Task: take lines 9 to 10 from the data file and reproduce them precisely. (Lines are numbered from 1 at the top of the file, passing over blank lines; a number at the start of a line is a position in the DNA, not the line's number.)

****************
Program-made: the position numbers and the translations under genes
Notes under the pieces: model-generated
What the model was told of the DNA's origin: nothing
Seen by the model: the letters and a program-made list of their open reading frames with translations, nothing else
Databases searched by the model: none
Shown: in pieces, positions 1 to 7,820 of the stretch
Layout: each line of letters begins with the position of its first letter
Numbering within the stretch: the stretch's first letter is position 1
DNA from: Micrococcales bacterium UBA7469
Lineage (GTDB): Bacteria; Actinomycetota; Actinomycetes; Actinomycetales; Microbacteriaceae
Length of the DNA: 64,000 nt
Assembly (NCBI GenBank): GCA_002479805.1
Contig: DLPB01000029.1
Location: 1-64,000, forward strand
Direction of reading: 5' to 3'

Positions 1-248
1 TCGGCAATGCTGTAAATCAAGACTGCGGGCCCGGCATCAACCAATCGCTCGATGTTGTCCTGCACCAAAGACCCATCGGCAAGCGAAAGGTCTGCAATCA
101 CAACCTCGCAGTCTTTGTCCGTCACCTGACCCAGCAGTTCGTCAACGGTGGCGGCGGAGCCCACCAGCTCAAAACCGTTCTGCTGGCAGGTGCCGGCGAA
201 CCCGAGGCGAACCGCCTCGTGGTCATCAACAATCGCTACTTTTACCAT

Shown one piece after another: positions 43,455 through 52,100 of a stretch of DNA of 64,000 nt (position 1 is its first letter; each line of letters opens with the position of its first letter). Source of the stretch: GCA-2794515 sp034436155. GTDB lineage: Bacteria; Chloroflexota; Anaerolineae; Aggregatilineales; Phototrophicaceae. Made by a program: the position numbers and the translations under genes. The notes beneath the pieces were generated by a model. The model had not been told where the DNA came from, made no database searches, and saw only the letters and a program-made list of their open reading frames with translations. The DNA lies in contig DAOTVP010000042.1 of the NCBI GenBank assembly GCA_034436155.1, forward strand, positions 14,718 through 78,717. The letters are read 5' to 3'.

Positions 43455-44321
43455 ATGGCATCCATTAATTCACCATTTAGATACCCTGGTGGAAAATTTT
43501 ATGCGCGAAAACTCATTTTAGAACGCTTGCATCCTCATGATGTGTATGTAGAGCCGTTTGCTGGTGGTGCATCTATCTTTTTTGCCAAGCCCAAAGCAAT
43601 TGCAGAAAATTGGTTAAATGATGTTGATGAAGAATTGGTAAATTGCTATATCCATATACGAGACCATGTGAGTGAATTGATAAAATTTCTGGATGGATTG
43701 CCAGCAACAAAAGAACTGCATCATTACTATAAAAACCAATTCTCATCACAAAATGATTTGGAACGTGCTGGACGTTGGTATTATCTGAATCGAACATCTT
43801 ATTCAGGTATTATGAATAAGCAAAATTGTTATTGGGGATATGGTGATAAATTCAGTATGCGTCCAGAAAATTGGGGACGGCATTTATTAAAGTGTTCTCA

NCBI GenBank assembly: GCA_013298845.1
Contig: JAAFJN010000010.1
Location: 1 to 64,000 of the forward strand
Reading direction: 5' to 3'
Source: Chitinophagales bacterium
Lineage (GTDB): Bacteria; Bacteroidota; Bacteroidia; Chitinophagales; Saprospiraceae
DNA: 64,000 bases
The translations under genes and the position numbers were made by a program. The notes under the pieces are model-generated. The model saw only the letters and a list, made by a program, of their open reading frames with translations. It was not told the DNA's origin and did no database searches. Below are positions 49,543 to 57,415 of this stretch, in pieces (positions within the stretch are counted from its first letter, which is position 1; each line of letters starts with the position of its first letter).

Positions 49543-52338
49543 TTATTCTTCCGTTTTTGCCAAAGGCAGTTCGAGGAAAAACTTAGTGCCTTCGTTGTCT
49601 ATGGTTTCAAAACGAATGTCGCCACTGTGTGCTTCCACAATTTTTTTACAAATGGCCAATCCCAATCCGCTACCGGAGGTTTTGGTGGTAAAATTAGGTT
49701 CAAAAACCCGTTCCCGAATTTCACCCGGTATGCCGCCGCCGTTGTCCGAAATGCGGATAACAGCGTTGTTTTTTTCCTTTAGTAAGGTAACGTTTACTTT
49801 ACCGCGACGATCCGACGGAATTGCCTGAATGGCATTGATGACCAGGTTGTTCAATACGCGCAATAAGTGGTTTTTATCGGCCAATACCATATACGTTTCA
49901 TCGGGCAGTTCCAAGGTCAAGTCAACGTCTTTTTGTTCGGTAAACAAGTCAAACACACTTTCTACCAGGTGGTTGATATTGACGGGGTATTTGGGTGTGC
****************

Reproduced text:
DNA from: Micrococcales bacterium UBA7469
Lineage (GTDB): Bacteria; Actinomycetota; Actinomycetes; Actinomycetales; Microbacteriaceae